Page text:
I have hazy memories of visiting Disney World as a kid. There’s an old picture of me grinning from ear to ear in front of the Swiss Family Robinson Treehouse, so I think it’s safe to say I probably enjoyed the experience. But going to Disney as an adult in charge of planning the trip—where to stay, how to navigate the park, how not to waste two hours waiting in line—is an entirely different experience. It feels like going for the first time all over again.
When I planned my first family vacation to Disney World as a dad this past spring, I made a few rookie mistakes. So take note, fellow first-time Disney trip planners: Here’s what I wish someone had told me before I took my family to the Happiest Place on Earth.
1. There’s an App for That
Most people picture the Magic Kingdom when they think of Disney World. I know I did—I think that and Epcot may have been all there was to “Disney World” when I was young. But in the last three decades, Disney’s Orlando presence has grown substantially: In addition to the Magic Kingdom and Epcot, there are the self-contained Animal Kingdom and Hollywood Studios theme parks; two water parks, Typhoon Lagoon and Blizzard Beach; and Disney Springs (formerly called Downtown Disney), ESPN Wide World of Sports Complex, and Disney’s BoardWalk.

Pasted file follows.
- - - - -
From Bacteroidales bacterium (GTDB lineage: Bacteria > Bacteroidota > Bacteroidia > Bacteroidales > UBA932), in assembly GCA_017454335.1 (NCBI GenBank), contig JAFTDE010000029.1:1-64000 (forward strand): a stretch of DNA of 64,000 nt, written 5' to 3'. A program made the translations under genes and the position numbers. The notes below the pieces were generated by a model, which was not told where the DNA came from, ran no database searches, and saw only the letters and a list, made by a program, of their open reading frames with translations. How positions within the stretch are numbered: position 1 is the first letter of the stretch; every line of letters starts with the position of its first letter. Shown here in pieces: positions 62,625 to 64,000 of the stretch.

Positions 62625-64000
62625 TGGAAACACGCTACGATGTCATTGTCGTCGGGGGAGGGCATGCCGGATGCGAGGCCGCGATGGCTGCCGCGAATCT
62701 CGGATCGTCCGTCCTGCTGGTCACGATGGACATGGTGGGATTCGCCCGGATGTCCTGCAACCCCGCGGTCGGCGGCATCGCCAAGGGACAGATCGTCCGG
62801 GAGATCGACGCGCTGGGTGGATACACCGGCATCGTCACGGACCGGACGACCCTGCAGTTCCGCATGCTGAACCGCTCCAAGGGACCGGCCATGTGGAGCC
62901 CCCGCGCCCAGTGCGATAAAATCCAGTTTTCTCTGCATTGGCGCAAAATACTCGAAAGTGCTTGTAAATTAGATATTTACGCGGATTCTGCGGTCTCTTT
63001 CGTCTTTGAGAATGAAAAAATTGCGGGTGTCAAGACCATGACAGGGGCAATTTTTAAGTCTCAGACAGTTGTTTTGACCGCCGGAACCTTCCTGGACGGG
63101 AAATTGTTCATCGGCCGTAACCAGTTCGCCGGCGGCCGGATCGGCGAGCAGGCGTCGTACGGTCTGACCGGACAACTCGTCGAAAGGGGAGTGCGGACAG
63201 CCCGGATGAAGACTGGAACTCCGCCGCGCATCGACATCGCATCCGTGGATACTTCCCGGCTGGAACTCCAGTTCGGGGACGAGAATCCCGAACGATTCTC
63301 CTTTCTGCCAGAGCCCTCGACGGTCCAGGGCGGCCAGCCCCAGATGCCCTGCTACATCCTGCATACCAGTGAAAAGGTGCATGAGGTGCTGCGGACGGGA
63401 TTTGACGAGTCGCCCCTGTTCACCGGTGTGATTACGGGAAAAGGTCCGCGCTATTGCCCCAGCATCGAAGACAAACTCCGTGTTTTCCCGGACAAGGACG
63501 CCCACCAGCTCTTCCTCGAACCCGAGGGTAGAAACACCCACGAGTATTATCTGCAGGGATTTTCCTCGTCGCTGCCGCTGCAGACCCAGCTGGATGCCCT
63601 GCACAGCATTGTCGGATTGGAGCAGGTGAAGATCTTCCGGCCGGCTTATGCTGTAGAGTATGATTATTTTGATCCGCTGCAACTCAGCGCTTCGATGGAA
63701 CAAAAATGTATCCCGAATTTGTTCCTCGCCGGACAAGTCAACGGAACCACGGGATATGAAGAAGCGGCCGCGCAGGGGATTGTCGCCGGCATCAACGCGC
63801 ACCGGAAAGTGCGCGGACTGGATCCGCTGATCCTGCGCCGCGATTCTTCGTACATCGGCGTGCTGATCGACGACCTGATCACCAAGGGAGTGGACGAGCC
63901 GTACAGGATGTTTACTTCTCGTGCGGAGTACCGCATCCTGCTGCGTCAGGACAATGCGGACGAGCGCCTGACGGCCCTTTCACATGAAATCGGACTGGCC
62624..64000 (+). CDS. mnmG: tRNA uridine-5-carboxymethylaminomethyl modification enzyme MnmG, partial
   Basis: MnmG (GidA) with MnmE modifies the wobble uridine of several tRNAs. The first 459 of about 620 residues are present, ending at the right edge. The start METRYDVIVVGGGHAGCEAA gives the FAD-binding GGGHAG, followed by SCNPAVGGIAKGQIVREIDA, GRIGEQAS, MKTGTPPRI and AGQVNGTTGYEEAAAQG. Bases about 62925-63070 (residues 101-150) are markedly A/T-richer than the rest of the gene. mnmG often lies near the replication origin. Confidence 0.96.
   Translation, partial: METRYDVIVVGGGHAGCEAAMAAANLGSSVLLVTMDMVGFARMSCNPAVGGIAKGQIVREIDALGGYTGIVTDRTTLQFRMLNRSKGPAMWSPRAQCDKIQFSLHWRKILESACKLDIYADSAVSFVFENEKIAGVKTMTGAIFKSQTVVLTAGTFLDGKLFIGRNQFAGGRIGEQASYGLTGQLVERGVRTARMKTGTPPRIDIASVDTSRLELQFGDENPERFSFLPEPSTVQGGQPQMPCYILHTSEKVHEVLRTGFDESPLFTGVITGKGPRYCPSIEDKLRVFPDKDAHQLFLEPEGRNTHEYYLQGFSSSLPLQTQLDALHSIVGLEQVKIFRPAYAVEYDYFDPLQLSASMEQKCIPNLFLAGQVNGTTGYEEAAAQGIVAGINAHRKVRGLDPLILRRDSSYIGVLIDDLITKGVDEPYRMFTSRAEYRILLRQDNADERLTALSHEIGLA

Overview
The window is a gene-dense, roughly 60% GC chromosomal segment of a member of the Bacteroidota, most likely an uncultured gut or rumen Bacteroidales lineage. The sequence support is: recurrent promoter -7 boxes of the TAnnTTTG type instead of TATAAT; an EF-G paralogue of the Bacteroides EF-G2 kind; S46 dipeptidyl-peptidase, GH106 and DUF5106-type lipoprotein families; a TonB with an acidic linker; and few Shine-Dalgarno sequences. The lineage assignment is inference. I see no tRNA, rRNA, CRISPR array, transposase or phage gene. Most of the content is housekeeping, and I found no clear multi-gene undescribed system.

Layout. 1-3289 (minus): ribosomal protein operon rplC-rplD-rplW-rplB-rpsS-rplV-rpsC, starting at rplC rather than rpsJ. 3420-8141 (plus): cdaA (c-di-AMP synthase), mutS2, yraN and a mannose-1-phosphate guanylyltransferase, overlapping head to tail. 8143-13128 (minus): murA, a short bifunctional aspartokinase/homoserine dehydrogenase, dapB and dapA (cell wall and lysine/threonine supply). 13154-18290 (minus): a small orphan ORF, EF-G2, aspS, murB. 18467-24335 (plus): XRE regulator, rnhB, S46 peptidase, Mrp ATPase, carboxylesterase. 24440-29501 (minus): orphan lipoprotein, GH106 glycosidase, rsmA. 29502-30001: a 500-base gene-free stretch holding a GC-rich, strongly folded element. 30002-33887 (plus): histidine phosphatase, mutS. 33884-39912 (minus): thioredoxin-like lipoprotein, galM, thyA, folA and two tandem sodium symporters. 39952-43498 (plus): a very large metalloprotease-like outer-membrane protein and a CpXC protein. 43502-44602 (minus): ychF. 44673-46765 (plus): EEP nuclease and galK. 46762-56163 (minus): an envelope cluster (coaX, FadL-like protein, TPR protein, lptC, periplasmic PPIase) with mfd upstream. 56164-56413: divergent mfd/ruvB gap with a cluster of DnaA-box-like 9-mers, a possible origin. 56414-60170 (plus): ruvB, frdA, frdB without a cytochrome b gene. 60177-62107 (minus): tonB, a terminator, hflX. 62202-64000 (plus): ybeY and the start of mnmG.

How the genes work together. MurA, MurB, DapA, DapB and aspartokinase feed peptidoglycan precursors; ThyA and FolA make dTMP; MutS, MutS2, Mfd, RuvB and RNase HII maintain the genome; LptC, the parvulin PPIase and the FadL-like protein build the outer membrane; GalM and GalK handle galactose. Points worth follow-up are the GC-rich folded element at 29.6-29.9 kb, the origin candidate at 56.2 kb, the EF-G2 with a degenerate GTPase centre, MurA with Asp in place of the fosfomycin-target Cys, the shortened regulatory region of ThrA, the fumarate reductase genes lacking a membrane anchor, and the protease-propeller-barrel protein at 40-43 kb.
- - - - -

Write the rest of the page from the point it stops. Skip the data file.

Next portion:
And there’s a single super helpful app that works for all of these parks and attractions. Download the My Disney Experience mobile app for your phone to get everything from GPS-based in-park directions (e.g., How to walk from Space Mountain to the Haunted Mansion) to current wait times (e.g., “It’s 75 minutes to get onto the Seven Dwarfs Mine Train roller coaster right now, but only 20 minutes at Splash Mountain—let’s go there instead!”).